In 1994, football purists issued hefty plaudits to Winterburn and his Arsenal defensive colleagues after they kept out Italian side Parma's highly skilled attacking trio of Faustino Asprilla, Tomas Brolin and Gianfranco Zola as they defended a 1-0 lead given to them by Smith in the first 20 minutes. This they did with some aplomb to earn the European Cup Winners Cup, Arsenal's first success continentally for a quarter of a century. They wouldn't be so lucky the following year as they reached the final again - the game stood at 1-1 and was heading for penalties when a ludicrous looping shot from the halfway line by Nayim (an ex-player of Tottenham, the hated rivals of Arsenal) won the trophy in the last minute for Real Zaragoza.

Arsene Wenger arrived at Arsenal at the end of 1996 and instilled new self-awareness and dietary habits into the Arsenal squad, allowing the ageing defence (Adams was the youngest at 30 years of age; Martin Keown had also arrived to account for O'Leary's retirement after the 1993 FA Cup success) to thrive in the latter years of their careers and prolong their shelf lives on the pitch. With the experienced six players at the back (referred to in the vernacular but with no little accuracy by Ron Atkinson as Dad's Army) helped along by some shrewd and talented global signings, Arsenal won the "double" of Premiership and FA Cup in 1998. Winterburn was called up by caretaker manager Howard Wilkinson for the England squad in a friendly against France in 1999 but he was the odd one out from Wilkinson's first XI - Seaman, Adams, Keown and Dixon all started but Winterburn lost out to Graeme Le Saux for the left back slot and stayed on the bench for the 2-0 defeat.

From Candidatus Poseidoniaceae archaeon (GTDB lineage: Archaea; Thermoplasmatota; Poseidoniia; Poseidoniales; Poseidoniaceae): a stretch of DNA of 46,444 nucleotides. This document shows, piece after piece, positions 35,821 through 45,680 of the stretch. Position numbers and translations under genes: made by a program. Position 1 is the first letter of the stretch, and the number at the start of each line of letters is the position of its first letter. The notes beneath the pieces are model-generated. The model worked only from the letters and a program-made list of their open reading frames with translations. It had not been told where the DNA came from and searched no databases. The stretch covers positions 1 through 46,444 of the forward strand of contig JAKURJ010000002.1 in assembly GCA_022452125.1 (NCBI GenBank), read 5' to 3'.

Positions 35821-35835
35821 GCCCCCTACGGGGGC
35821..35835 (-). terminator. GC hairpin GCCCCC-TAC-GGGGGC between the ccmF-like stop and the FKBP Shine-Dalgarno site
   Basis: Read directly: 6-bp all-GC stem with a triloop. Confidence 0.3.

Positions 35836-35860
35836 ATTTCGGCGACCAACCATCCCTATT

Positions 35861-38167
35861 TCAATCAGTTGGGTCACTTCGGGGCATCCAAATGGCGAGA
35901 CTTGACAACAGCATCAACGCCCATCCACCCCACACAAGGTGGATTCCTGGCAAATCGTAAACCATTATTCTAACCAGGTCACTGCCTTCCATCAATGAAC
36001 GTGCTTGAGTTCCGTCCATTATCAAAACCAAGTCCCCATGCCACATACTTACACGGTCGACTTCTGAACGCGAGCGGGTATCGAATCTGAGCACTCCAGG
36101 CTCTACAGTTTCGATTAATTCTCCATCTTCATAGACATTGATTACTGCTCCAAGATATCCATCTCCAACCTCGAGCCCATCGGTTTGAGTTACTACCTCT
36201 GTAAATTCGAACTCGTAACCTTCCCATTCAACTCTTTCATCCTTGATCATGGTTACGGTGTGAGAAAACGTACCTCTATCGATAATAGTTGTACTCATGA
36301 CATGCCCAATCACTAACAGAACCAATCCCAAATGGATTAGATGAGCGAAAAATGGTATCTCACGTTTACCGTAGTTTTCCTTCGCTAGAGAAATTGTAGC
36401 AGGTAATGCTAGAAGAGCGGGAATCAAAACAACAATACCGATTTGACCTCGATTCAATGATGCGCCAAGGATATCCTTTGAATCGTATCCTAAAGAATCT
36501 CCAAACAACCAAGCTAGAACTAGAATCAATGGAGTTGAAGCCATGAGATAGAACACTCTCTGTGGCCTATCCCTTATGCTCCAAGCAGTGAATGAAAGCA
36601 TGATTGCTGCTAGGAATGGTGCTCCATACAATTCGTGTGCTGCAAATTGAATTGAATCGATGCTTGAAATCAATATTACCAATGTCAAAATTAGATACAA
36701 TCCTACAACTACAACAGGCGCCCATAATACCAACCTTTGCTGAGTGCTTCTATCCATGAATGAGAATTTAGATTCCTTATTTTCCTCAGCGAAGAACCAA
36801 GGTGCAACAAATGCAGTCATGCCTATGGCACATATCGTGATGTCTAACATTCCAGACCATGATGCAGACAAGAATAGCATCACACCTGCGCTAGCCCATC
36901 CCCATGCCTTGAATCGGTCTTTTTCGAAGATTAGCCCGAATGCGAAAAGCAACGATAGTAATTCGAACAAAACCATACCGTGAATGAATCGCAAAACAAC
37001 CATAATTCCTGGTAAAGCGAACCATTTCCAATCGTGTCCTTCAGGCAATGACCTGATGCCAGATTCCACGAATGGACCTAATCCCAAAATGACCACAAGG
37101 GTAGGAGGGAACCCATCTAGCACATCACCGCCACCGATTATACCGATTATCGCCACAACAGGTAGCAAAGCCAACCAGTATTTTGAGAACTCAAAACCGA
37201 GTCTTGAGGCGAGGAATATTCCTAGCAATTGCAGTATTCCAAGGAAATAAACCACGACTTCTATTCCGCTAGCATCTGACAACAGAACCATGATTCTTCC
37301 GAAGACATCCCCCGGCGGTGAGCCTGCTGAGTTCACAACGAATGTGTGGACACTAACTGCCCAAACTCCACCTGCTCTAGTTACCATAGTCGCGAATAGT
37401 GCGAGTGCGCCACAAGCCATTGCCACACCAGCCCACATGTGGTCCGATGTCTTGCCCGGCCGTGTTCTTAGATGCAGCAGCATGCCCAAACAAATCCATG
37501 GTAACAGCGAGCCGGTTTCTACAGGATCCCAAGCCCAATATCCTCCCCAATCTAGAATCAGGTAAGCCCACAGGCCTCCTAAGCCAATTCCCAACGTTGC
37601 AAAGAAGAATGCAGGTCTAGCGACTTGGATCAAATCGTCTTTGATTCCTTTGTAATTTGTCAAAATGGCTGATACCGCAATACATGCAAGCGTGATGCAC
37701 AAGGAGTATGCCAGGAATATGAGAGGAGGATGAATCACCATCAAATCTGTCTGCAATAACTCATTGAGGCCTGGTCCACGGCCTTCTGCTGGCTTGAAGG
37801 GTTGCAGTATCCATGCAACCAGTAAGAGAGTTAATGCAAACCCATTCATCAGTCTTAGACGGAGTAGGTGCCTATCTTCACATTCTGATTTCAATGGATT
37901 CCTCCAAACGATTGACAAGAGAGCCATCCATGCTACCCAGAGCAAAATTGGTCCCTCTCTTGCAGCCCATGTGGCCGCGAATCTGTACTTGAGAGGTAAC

In 2000 Arsenal reached the UEFA Cup final but Winterburn had been forced out of the team by the Brazilian left back Silvinho, although the man who finally ended Winterburn's illustrious Arsenal career wouldn't get close to equalling Winterburn's achievements, as he in turn was displaced by the fledgling Ashley Cole within another 12 months.

Winterburn joined West Ham United after 429 League appearances (and eight goals - a handful of which were spectacular strikes from outside the area) for Arsenal. He enjoyed a three-year twilight to his career at Upton Park before finally retiring in his 40th year. He is now a jobbing pundit on the game. Winterburn was affectionately nicknamed 'psycho-squirrel' by the Arsenal fans.